Something which I encounter on a daily basis and which frustrates me no end is the prevalence of pragmatist epistemology in our society. People seem to refuse to think in principle. One example that comes to mind: In Australia most people wouldn’t dream it was possible to privatize our water industry, yet the food industry is private (although overly-regulated like most industries). Incidentally, guess where Australians experience rationing? That’s right, we are subjected to water restrictions and constant media arguments and water crises in this country. We need privatisation of our waterways and a free market for water pricing. (see also “Frequently asked questions about water / wastewater privatization“)
Anyway, if you keep your ears open, you’ll often hear people talk about the virtue of compromise and diplomacy, using equivocations in their language, or saying catch phrases like “well that might work for some, but not for me” or “there’s always two sides to a story” etc.
Compromise in particular is seen as good in of itself. Extremism is a dirty word as I’m sure everyone would know. Idealism is bad per se. Note context is thrown out the window. eg/ It’s not that ideology X is better or worse than ideology Y. The implicit belief amongst many is that adhering to any ideological principles is inherently wrong.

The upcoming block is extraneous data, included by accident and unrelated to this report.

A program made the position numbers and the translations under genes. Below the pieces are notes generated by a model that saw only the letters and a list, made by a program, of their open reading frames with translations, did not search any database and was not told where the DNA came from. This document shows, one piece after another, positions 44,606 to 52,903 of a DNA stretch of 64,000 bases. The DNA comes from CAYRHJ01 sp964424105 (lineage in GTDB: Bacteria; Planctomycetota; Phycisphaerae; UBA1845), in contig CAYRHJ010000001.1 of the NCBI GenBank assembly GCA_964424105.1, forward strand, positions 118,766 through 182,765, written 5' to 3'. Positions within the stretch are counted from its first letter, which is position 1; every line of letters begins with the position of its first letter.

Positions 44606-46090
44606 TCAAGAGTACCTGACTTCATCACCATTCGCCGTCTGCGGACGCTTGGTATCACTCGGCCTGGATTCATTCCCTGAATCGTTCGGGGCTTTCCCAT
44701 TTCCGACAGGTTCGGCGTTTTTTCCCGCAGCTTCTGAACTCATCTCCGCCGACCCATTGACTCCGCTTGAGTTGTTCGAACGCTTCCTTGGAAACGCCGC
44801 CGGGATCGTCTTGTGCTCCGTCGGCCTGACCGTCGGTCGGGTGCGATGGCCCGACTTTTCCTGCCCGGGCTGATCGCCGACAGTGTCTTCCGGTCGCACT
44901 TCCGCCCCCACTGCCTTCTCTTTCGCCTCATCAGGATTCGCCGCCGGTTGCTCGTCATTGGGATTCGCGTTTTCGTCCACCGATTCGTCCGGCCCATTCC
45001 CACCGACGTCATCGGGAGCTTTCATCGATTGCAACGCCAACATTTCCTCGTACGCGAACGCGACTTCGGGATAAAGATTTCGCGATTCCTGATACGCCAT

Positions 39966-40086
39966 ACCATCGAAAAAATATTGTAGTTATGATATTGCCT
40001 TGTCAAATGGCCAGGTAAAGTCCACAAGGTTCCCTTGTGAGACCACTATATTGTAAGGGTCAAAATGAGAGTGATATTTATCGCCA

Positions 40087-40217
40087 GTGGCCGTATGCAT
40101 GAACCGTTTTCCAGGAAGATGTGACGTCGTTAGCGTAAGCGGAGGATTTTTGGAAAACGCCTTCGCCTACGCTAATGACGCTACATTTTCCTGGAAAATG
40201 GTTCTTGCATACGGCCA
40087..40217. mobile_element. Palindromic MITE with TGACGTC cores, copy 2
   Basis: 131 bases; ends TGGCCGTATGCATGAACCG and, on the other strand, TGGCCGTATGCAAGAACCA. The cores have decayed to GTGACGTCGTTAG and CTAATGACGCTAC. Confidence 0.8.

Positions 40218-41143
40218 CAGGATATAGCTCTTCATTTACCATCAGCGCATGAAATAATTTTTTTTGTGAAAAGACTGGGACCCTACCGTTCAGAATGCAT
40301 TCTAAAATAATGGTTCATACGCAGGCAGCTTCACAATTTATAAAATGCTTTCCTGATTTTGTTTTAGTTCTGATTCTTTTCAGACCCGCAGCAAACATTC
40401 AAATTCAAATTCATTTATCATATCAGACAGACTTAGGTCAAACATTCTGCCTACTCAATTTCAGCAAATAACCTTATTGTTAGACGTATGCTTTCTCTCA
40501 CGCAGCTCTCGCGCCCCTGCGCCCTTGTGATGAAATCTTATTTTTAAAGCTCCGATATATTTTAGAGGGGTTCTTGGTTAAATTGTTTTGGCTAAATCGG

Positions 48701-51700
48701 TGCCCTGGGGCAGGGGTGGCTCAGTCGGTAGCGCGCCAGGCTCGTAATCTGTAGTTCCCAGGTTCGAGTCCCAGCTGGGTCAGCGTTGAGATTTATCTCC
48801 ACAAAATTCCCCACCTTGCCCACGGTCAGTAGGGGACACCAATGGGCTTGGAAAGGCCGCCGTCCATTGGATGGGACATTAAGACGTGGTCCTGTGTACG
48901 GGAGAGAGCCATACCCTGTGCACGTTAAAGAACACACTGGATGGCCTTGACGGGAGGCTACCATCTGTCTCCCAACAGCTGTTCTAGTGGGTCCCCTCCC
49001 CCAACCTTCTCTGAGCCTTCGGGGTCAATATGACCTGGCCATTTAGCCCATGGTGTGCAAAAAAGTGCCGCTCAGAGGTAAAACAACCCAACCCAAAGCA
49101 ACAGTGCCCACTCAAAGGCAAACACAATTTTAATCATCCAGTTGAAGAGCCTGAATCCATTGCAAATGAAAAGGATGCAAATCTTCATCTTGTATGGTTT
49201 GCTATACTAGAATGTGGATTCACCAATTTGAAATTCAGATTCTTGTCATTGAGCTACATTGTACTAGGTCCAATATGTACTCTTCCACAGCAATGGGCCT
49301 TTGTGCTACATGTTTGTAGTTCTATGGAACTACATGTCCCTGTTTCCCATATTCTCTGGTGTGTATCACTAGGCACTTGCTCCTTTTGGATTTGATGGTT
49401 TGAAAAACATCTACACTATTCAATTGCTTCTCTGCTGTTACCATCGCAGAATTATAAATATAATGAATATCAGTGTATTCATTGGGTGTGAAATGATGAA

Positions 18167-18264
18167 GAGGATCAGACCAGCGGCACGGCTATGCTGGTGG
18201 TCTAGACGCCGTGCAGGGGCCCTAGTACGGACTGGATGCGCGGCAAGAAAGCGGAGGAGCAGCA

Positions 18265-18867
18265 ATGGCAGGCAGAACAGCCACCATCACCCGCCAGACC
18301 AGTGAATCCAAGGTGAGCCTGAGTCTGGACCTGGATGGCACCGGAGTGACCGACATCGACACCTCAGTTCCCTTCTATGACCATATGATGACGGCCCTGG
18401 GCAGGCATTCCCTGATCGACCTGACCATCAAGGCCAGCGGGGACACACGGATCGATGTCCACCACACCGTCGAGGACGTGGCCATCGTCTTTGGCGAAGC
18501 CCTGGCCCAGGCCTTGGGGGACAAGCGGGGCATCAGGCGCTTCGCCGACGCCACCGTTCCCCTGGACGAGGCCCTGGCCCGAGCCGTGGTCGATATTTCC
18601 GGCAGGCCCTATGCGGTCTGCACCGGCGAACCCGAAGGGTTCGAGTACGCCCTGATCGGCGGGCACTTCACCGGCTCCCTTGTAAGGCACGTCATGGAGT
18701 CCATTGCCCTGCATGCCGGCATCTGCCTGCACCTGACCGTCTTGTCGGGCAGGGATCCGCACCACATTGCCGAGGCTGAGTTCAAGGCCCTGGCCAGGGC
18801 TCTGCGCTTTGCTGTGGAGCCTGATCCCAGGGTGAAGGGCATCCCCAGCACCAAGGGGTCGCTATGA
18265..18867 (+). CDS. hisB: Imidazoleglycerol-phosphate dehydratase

Let me just quickly hone in on the topic of compromise because it’s very easy to see why practising compromise can be highly problematic. Let’s say two solutions to a problem A and B are proposed. The options are that A is correct and B is incorrect or B is correct and A is incorrect. Or neither are correct. Or A and or B are partially correct.
A common result of compromising is that a halfway point between proposals A and B is met and it is both ineffective and unsatisfactory to both parties. This happens so often on political issues and it’s no surprise that most people are so disillusioned with politics these days.
But why do people automatically think that a mid-way compromise point between A and B is the best outcome? The answer is pragmatism.
Tara Reid has a one hour freely available talk on pragmatism. And she has written a very good summary article in the Objective Standard: “The Menace of Pragmatism” (to read the full article you need to subscribe).
The Ayn Rand Institute have released many videos (for free) of Objectivist talks on philosophy. I would highly recommend checking them out and subscribing to ARCTV at http://arc-tv.com/